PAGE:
Seven Sawmills plus several others ... Vol. 1 • 80 mins



Seven Sawmills plus several others ... Vol. 2

Seven Sawmills plus several others ... Vol. 3

Seven Sawmills BARGAIN Bundle!

Travelling around New Zealand over 15 years, Tom Williamson found himself ‘collecting’ footage from different sawmill locations. In seven cases, he also conducted interviews with the fascinating people who ran the mills, in some cases built them themselves, in others taught themselves the techniques of milling, and in yet others, taught themselves the business of running a business ...

Introducing and linking these films are sequences showing other historic mills, and archive film dating back, in some cases, to the nineteen-twenties. These are full of surprise and delight and are of great interest in their own right.

Collectively, the the three DVDs in this series offer a necessarily selective view of the history of sawmilling in New Zealand - an industry that has been an important contributor to the nations’ economy for two hundred years. They also show how New Zealand is now striving to give its unique species of trees a sustainable future.

In this first volume from an enthralling series you see:

Chaytor’s Mill is based on a two-blade vertical frame saw.  Originally driven by steam but now powered by electricity, the mill is really two mills - in the season, the mill also processed flax for making rope and twine.  The machinery for both is all still there.  When filmed the son of one of the men who built the original mill was restoring it to working order ...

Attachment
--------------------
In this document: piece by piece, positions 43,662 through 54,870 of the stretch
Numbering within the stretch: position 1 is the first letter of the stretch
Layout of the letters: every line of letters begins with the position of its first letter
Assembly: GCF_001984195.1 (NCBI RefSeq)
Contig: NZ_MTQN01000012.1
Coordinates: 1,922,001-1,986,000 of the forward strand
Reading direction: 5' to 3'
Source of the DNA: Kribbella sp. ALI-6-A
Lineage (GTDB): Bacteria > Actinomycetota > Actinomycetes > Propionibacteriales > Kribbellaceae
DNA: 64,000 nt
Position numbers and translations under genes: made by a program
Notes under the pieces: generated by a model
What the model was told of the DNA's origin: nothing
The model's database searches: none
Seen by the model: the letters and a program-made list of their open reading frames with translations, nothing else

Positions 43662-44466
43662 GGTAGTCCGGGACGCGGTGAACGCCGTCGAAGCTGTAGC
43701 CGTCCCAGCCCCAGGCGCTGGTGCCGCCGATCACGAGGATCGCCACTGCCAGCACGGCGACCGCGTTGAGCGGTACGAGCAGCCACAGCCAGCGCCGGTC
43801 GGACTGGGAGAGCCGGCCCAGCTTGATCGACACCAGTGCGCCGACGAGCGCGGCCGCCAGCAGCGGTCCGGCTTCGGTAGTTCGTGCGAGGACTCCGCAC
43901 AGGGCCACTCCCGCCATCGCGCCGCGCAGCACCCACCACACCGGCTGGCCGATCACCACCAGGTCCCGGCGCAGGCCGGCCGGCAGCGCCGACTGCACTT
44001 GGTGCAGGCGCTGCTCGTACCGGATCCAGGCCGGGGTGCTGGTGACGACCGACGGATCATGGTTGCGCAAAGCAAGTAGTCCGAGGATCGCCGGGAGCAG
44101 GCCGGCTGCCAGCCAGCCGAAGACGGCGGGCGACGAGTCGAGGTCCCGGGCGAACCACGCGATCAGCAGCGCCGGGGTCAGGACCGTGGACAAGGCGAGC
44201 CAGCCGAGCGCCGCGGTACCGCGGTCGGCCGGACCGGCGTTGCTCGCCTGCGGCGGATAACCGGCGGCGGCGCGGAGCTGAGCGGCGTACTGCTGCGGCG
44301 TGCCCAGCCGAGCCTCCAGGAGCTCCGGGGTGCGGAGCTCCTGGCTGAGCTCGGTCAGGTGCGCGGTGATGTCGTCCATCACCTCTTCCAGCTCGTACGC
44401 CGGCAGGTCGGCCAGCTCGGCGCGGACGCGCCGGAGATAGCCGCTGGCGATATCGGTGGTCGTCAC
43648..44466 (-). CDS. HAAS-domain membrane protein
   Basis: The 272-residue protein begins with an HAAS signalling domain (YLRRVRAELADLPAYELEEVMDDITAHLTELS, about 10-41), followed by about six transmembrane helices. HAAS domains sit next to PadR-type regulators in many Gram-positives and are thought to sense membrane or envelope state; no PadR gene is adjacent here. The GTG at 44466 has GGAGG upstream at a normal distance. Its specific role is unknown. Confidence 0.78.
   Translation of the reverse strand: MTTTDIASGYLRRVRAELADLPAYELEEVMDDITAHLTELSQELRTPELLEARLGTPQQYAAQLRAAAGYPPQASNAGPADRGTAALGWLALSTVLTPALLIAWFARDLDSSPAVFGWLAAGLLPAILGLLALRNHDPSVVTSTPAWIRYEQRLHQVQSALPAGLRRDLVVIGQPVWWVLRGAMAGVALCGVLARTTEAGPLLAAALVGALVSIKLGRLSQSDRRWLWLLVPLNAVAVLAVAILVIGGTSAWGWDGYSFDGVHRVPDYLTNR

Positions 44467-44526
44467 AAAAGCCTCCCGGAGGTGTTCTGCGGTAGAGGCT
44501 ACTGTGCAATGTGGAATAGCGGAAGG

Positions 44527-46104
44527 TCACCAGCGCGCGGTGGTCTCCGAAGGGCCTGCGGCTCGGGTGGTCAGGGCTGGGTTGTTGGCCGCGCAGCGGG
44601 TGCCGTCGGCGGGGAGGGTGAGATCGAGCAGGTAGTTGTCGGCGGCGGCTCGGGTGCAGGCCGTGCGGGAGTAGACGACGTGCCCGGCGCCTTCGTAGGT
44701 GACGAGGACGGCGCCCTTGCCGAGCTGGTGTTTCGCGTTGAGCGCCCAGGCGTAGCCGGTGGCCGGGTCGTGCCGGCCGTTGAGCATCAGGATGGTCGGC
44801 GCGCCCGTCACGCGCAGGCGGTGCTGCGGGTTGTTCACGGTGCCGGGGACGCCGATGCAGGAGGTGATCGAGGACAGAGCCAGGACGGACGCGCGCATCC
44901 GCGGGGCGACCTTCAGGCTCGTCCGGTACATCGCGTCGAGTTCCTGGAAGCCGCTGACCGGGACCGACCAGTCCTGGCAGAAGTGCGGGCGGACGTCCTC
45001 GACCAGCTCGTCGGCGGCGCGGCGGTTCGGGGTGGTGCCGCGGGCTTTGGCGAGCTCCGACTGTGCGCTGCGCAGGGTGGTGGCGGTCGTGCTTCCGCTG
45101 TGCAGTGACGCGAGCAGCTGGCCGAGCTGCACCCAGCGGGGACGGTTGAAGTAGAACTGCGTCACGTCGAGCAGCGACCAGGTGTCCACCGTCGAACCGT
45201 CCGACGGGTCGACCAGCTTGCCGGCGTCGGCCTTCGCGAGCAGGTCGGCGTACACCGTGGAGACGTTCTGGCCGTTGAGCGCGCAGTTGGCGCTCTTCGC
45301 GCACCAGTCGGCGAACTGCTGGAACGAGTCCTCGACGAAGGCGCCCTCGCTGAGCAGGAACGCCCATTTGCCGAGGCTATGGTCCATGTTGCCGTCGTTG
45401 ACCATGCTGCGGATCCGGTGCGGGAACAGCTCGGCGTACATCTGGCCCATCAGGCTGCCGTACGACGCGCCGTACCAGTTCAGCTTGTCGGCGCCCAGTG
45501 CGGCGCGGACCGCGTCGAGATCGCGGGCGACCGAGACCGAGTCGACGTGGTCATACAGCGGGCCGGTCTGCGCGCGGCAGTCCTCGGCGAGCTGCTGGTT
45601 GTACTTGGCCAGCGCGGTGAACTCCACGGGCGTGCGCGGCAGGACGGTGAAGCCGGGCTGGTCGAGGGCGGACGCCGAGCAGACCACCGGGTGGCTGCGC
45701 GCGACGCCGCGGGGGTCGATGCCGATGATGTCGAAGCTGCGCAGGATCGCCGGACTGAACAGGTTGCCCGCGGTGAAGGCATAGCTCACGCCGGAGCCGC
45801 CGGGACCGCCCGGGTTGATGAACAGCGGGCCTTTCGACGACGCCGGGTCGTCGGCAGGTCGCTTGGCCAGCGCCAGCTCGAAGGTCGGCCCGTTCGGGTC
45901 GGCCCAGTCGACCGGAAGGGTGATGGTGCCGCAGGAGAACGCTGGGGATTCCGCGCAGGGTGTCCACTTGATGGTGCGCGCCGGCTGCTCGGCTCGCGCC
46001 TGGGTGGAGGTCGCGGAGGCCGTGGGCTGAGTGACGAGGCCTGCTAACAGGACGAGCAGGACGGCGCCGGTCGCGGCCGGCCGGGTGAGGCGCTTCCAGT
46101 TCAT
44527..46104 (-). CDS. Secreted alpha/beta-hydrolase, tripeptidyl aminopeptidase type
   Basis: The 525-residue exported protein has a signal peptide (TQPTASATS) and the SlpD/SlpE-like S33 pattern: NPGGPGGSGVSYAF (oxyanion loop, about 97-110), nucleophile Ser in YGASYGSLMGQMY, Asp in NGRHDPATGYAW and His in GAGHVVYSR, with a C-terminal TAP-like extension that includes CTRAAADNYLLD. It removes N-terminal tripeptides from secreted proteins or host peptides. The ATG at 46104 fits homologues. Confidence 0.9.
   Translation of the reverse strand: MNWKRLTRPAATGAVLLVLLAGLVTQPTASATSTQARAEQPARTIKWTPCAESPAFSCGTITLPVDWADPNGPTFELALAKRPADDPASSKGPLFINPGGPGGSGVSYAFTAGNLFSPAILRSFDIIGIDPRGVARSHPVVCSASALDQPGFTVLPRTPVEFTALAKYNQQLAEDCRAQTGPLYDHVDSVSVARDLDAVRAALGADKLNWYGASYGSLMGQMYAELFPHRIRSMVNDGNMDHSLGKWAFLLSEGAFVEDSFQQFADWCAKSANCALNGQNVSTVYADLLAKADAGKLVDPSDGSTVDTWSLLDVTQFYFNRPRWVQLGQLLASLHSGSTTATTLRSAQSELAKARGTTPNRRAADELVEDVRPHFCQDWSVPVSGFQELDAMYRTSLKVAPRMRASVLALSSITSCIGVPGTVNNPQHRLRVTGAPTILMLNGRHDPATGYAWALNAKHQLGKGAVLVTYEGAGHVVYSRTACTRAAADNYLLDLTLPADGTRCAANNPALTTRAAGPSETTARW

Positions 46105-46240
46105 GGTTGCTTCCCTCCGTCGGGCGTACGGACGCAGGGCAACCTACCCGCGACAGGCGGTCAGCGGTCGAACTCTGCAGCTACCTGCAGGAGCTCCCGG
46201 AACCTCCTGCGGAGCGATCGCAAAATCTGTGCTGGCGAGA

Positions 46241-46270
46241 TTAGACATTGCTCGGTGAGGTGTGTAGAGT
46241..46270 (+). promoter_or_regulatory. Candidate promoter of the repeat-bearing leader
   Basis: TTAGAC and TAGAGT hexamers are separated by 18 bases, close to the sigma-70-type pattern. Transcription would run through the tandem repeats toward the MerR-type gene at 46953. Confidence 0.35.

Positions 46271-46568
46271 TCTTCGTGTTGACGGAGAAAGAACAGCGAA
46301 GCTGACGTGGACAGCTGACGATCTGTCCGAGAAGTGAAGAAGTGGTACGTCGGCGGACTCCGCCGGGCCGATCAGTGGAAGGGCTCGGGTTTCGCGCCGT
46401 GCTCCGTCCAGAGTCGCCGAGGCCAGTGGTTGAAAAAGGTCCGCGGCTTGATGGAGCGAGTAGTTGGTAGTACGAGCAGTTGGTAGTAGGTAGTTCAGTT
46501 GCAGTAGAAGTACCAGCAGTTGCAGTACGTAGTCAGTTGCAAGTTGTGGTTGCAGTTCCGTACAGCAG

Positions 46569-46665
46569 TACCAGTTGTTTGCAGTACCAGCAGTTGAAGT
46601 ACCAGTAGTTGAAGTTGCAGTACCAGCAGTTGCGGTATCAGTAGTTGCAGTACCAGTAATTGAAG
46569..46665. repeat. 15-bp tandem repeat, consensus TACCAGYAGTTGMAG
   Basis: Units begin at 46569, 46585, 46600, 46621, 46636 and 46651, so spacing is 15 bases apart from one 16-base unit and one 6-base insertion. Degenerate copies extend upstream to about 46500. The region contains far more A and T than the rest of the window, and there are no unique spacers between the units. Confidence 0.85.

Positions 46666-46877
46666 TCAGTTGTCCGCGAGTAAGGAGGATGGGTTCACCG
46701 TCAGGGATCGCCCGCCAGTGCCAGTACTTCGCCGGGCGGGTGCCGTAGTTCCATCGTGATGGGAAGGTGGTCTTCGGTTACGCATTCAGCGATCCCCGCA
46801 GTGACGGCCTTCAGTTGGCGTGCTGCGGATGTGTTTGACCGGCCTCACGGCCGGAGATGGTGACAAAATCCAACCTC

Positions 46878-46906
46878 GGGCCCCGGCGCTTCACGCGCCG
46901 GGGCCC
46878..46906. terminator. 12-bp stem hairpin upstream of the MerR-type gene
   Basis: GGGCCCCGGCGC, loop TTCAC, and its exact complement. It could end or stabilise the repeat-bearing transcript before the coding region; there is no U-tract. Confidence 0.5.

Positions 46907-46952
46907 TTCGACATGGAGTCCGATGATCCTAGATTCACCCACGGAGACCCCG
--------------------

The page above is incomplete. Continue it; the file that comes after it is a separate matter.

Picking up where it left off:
Milne’s Mill: Stan Milne started his mill as a hobby but things quickly got out of hand when local farmers asked him to provide timber for fencing and farm buildings. He still has the traction engine that first powered the mill, but later it was driven by a magnificent Marshall portable. Other machinery around the mill came from a variety of interesting sources ...  

Collins’s Mill: The Collins brothers also started their mill in response to demand from local farmers. Today, it is one of the last sawmills in New Zealand driven by steam - a deliberate choice, made for economic reasons, and one made to take into account the special qualities of the available trees.